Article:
Monday, March 9, 2009

Tsukiji Fish Market

So there we are, two aging business travellers on the streets of Tokyo at 4:45 am, braving the wind and rain in order to watch some foreign chaps sell fish. Fair enough, probably wasn't going to sleep much more anyway, but it still didn't feel quite as good an idea as it had the night before!

The hotel we were using - Royal Park Shiodome Tower - is no more than 10 minutes walk from the fish market so at least it was no big deal getting there. It has two entrances and we picked the first one, going in by way of the fruit and veg market that's housed in the same building.

As you can see, there's a lot of water sloshing about so point 1 is to make sure you wear shoes that are waterproof. Point 2 is to wear shoes you don't mind ending up smelling of fish! Actually, having said that, the floors are remarkably clean considering all the piscene-based hacking that goes on there. Largely, I think this is because the fish is either sold whole or, in the case of tuna, solidly frozen when sliced-up.

So what could you buy? "Pretty much anything you can think of that comes from the sea" is the answer, combined with quite a lot of things that you would have trouble imagining could come from anywhere at all. I think we saw krill at the small end of the size scale right up to massive tuna. In between ranged everything from shell fish, through flat fish, octopus, sea cucumbers, squid, snapper - the list is virtually endless. Some retailers were wholesale, some retail. And no, I didn't feel like buying any of it to bring home thanks very much! Can't imagine what the sniffer dogs at SFO would make of half that stuff; lunch, probably.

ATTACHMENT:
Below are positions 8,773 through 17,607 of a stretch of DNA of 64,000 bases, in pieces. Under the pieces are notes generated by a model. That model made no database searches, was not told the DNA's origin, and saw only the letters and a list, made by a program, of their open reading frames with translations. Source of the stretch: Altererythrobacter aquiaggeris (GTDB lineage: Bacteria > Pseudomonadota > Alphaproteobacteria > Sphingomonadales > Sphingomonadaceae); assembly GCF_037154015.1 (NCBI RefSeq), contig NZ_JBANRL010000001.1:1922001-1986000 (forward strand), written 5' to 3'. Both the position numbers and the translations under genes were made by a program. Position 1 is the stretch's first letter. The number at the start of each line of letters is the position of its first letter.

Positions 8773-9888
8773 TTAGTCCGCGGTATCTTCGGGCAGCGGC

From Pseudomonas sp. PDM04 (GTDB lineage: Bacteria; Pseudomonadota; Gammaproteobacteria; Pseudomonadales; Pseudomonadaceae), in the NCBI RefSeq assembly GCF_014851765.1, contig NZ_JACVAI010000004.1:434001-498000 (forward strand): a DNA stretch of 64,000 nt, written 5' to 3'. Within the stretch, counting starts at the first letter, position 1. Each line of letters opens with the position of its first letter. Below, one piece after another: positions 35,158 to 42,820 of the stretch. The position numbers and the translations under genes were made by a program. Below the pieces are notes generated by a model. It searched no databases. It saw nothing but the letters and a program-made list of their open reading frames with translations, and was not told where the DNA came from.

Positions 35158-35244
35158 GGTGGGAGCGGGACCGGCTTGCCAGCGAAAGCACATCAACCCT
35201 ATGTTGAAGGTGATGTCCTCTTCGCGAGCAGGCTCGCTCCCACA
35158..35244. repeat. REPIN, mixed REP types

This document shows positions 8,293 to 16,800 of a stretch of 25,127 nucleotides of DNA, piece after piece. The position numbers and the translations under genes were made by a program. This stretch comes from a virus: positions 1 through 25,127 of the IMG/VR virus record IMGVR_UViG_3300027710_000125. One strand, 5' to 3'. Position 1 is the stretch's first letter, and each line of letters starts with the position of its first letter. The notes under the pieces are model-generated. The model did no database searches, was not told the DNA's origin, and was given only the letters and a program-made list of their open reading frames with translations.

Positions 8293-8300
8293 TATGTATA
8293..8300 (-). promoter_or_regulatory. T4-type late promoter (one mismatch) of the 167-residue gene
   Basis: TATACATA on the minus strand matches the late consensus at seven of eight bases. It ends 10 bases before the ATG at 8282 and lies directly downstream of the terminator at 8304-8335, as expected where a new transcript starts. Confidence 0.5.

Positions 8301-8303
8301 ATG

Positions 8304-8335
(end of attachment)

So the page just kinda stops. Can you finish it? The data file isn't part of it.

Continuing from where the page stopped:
The market itself is a warren of individual stalls, many of which are bi-level with an upstairs portion acting as the office. Running up and down the gaps between the stall are small powered trailers, each of which is clearly on some sort of mission that you, the foreigner, are interfering with. Beware these things! To be fair, you are wandering around their offices, cluttering up the place and not buying anything so given all that then actually the rightful occupants were quite understanding.

We went over to look at the tuna auction but it's all sealed off and no visitors were permitted. Glanced through a door that opened and it looked like there were shrouded corpses lining the floor. The frozen exteriors of the tuna, combined with their shape, made them all look like bodies that had been wrapped for burial. Fascinating stuff.

The overall impression left by Tsukiji is that there's no way the seas of this planet can continue to deliver such a bounty. This was one day of the six days a week worth of commerce that's transacted here. Japan apparently accounts for 10% of the worlds consumption of fish, the largest slice of which goes through Tsukiji.

Can we really keep up this level of supply? Tuna are getting harder and harder to find and it's not clear to me whether or not Japan practices much in the way of fisheries management and preservation. Either way, though, Tsukiji is doomed. The Tokyo government is planning to relocate it soon to another part of Tokyo. See it soon, therefore, before either it moves and loses the uniqueness it has today or the fish runs out.

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